Book Review: Once Upon a Wardrobe

Once Upon a Wardrobe
by Patti Callahan

My rating: 3 / 5
Genre: Historical fiction

The year is 1950 and 8-year-old George Devonshire has just read a book that captivated his imagination entirely: The Lion, the Witch, and the Wardrobe. He’s terminally ill and doesn’t leave his house except for trips to the hospital, but he longs to know where Narnia came from. Fortunately, his sister Megs is a student at Oxford, where author C.S. Lewis works. Unable to refuse the request of the little brother she loves so much, Megs attempts to find the answer to his question, even if Mr. Lewis isn’t keen to give a simple answer.

Normally I save recommendations for a book for the end, but I think it’s appropriate this time to start with that. I think that people who are great fans of C.S. Lewis, especially, but not necessarily limited to, the Narnia books, will appreciate this book more than I did. I didn’t dislike it, but I don’t think I’m quite the right audience for this book about how stories and myths affect our lives. Patti Callahan writes beautifully, but that is also lost on me, frankly. I do know that there are many out there who will get caught up in the prose though.

The book mostly revolves around George and Megs, but dips into fictionalized biographical vignettes of C.S. Lewis’s life (or Jack, as he preferred to be called and as he is most often referred to in this book). It made sense to me that he shares with George, through Megs, shows how inspiration for a story can be found all through one’s life, though it takes Megs the entire book to come to that understanding. This is apparently because she is a numbers person—math and physics are her life. She is too caught up in logic and a desire to turn everything into an equation to let imagination have a part. I’m a numbers and logic person too—not quite to the degree that she is, but enough that it was strange to me that she was so against imagination. I thought there was going to be a much deeper reason for why she was confused and questioning things so much, but it didn’t come to that like I expected it to. The story on its own is sweet, but a bit more drama-filled and with a bit less of a clear conflict than I apparently prefer in my stories. There was a moment near the end, though, that was emotional and made me mentally cheer, and I love moments like that.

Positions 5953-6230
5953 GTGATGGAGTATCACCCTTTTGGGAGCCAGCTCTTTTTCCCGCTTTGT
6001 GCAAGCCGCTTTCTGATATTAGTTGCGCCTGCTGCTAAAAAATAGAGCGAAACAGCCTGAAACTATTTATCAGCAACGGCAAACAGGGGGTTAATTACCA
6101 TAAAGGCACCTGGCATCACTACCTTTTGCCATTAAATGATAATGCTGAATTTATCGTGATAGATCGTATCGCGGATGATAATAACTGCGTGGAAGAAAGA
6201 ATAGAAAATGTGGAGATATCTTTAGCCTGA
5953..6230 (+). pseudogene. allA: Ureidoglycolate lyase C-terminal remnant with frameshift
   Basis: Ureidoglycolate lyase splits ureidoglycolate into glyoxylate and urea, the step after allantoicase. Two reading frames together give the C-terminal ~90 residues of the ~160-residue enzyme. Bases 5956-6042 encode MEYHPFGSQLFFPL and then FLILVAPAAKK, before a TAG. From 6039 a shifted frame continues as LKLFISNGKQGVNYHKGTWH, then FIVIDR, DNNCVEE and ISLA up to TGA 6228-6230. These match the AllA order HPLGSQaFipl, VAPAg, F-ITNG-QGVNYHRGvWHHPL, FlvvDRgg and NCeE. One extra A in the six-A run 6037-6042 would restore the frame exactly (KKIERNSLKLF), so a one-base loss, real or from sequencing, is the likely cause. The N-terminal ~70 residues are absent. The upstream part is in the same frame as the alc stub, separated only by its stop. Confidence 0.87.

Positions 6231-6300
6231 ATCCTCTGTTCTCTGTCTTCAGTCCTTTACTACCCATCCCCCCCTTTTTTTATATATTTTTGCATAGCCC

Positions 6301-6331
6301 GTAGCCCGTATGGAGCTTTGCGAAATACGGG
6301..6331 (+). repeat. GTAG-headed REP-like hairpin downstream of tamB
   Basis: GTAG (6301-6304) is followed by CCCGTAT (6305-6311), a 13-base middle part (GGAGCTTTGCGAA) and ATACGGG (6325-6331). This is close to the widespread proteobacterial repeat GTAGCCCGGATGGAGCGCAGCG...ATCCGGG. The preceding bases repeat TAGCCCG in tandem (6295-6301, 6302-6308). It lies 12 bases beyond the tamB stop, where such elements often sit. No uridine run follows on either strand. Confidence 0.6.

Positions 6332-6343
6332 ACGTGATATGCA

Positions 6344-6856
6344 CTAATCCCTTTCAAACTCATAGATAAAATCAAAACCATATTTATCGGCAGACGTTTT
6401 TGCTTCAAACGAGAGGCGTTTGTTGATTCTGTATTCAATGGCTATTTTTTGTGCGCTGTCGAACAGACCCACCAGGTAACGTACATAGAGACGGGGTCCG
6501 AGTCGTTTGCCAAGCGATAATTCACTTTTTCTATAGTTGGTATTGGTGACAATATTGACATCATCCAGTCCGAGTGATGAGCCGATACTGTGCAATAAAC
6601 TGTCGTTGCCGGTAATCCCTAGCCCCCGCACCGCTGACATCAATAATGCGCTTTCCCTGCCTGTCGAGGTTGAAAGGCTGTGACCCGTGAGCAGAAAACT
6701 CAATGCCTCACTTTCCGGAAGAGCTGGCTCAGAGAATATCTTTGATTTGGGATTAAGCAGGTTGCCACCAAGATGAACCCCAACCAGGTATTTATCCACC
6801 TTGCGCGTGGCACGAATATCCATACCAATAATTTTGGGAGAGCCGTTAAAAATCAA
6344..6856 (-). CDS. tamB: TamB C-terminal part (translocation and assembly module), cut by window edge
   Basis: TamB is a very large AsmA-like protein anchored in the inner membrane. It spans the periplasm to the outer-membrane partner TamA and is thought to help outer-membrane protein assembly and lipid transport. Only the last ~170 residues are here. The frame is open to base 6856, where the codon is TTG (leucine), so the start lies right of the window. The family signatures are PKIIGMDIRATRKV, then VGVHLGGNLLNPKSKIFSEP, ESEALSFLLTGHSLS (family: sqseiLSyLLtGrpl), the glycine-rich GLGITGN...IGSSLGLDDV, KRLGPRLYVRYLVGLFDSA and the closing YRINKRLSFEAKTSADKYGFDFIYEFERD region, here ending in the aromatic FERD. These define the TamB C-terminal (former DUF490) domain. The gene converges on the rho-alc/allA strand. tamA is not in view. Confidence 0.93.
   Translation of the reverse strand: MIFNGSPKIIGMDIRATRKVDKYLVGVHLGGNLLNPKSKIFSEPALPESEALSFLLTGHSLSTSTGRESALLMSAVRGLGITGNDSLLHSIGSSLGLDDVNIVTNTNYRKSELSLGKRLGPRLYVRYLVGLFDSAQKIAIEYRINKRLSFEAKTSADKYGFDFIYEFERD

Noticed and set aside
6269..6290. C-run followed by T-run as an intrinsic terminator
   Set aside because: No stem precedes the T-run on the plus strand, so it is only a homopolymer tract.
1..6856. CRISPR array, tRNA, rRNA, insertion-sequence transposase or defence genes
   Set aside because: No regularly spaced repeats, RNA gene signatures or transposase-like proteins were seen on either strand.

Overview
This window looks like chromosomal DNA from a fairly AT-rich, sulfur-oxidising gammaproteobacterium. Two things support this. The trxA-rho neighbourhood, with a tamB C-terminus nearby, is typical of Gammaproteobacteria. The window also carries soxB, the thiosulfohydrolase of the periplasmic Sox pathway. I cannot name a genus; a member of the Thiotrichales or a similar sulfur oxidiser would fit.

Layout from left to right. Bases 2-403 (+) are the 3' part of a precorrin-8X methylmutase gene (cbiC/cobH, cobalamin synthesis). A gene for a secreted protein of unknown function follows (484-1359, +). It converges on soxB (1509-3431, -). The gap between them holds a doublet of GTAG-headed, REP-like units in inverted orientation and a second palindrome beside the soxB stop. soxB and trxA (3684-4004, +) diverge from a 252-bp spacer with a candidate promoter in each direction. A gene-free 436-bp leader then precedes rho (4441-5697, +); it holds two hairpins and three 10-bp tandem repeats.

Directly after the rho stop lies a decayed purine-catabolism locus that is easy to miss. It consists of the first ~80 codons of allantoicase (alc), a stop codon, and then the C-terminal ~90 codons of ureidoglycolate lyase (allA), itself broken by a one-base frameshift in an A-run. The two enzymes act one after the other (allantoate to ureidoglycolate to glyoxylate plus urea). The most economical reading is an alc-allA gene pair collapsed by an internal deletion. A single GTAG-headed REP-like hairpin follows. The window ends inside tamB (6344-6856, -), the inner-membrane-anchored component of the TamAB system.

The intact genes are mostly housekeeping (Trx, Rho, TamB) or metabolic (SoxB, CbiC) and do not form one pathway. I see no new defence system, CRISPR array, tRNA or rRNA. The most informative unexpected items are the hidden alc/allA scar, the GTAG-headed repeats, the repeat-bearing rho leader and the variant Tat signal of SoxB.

Overall, I think I just didn’t really connect with Megs, who is the main character in the story. She’s also the main narrator, which leads me to bring up my frustration with the format the author used throughout this book. Megs’s POV was first person, present tense (I don’t generally care for present tense books, but that’s just personal preference). When Megs tells George stories from Jack’s life, it switches to George’s POV for a few paragraphs as he slips into the story. Those sections are third person, present tense. And then the actual stories about Jack’s life are third person, past tense. All of this gets to be a bit jarring/muddling and sometimes just weird. I think these differences in perspectives could have been handled a lot more smoothly.

Since I’ve already mentioned my recommendations for this book above, I’ll close by explaining that I have read very little of C.S. Lewis’s works. My experience extends to my very first reading of, so far, the first 2 Chronicles of Narnia books earlier this year. I can’t honestly say for sure that how much Lewis one has read would make a difference in enjoying this book, but I do believe it would.

Thank you to Netgalley and Harper Muse for providing me a copy of this book to review.

Find out more about Once Upon a Wardrobe

See what I’m reading next.

If you’ve read this book, or read it in the future, feel free to let me know what you think!

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